Death of an oak tree

split 1

The storm came in quickly over the ridge, bringing rain and lightning and strong gusts of wind.

split 2

Nine miles above, the sun shone. Below that, darkness and chaos: hurricane-force winds, temperatures a hundred degrees below zero. We are fortunate that most of the drama in a thunderstorm is over our heads; what we see is mostly the violence of catharsis.*

split 3

A couple days later, I found a big old red oak, a property-line tree, reduced to a tall, jagged stump. Even from a distance, I could tell this wasn’t the storm’s fault. Wind-thrown red oaks tend to go over roots and all — and it’s a good thing, too. Over the course of millennia, such regular uprooting is one of the few ways a forest soil gets turned, and many native species of plants and animals have come to depend upon the complex, pit-and-mound microtopography that results. Bole snap, as it’s called, is more typical of other species, such as the chestnut oaks that dominate these ridgetops. This, too, serves its purpose: standing dead oak snags are havens and cornucopias for wildlife.

carpenter ant damage

A glance inside the stump confirmed my suspicion: carpenter ants were the true culprits here. Odd, isn’t it, that we refer to such masters of demolition as carpenters? Then again, their homes are no more destructive of forests than our own. And we are no less heedless of coming storms…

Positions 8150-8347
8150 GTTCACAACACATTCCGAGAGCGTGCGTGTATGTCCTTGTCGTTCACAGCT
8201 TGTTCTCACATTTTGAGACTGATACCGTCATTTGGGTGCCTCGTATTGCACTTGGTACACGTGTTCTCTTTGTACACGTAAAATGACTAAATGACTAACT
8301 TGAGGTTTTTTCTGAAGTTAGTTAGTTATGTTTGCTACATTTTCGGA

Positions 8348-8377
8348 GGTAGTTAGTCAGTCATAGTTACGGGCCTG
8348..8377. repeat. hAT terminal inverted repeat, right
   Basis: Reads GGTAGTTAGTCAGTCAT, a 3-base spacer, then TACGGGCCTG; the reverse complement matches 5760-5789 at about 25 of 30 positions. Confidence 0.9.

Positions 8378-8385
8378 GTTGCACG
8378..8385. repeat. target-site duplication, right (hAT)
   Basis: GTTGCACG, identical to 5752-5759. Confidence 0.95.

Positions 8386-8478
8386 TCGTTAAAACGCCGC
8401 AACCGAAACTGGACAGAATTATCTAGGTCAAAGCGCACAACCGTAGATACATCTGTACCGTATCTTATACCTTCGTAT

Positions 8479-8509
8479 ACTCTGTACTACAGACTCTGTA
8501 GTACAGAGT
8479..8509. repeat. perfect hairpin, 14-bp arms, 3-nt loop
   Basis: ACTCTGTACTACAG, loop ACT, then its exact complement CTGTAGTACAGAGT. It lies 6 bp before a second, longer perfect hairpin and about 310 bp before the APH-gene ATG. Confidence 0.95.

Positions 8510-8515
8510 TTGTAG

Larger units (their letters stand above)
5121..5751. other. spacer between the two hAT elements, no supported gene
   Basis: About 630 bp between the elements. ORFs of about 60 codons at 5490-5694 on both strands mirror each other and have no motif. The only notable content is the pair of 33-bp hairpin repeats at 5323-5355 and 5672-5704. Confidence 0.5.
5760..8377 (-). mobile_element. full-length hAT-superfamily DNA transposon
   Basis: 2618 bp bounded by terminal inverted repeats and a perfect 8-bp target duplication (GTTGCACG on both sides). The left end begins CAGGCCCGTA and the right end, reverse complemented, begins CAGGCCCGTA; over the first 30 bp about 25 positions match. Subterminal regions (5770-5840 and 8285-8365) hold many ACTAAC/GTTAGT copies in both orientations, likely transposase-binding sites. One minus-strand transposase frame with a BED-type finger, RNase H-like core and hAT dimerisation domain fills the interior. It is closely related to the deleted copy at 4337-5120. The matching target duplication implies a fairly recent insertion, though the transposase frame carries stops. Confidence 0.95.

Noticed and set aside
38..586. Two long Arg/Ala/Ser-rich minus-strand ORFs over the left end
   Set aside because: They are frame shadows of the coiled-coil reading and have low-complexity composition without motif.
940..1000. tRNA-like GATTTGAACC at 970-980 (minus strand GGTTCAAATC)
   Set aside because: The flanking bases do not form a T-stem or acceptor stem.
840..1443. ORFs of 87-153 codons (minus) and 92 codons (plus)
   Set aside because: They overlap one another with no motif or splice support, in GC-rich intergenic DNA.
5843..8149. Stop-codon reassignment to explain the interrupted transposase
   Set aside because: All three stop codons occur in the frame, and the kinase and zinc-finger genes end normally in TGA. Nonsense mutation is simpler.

*See “Fly Me to the Clouds,” by Paul VanDevelder, in the July-August issue of Audubon magazine.

11 Replies to “Death of an oak tree”

  1. I got a kick out of seeing that my friend and renter Ava stopped by here!

    Really nice oak photos, Dave. I’ve long been fascinated by such scenes of forest trauma.

  2. Hey all – Thanks for stopping by! It’s always nice to hear from new or quiet readers. Welcome.

    Larry – Thanks for sending readers my way. I did think of you, and Pablo the Roundrocker, when I posted this.

  3. Those are beautiful shots of the oak tree. I really like your line when you say “Then again, their homes are no more destructive of forests than our own”. It’s interesting to compare the way we tear down forests to build homes to carpenter ants. It’s so easy to romanticize nature – but there are destructive parts of nature too.

  4. Hi, Avery. I’m glad that resonated with you. I try hard not to romanticize nature, though when thinking about natural ecosystems, human judgments of usefulness vs. destructiveness are pretty much beside the point. On the other hand, mega-tsunamis and giant asteroids colliding with the earth are natural, too! So destructiveness is always relative to scale in time and space – and relative to one’s emotional attachment to what’s being destroyed.

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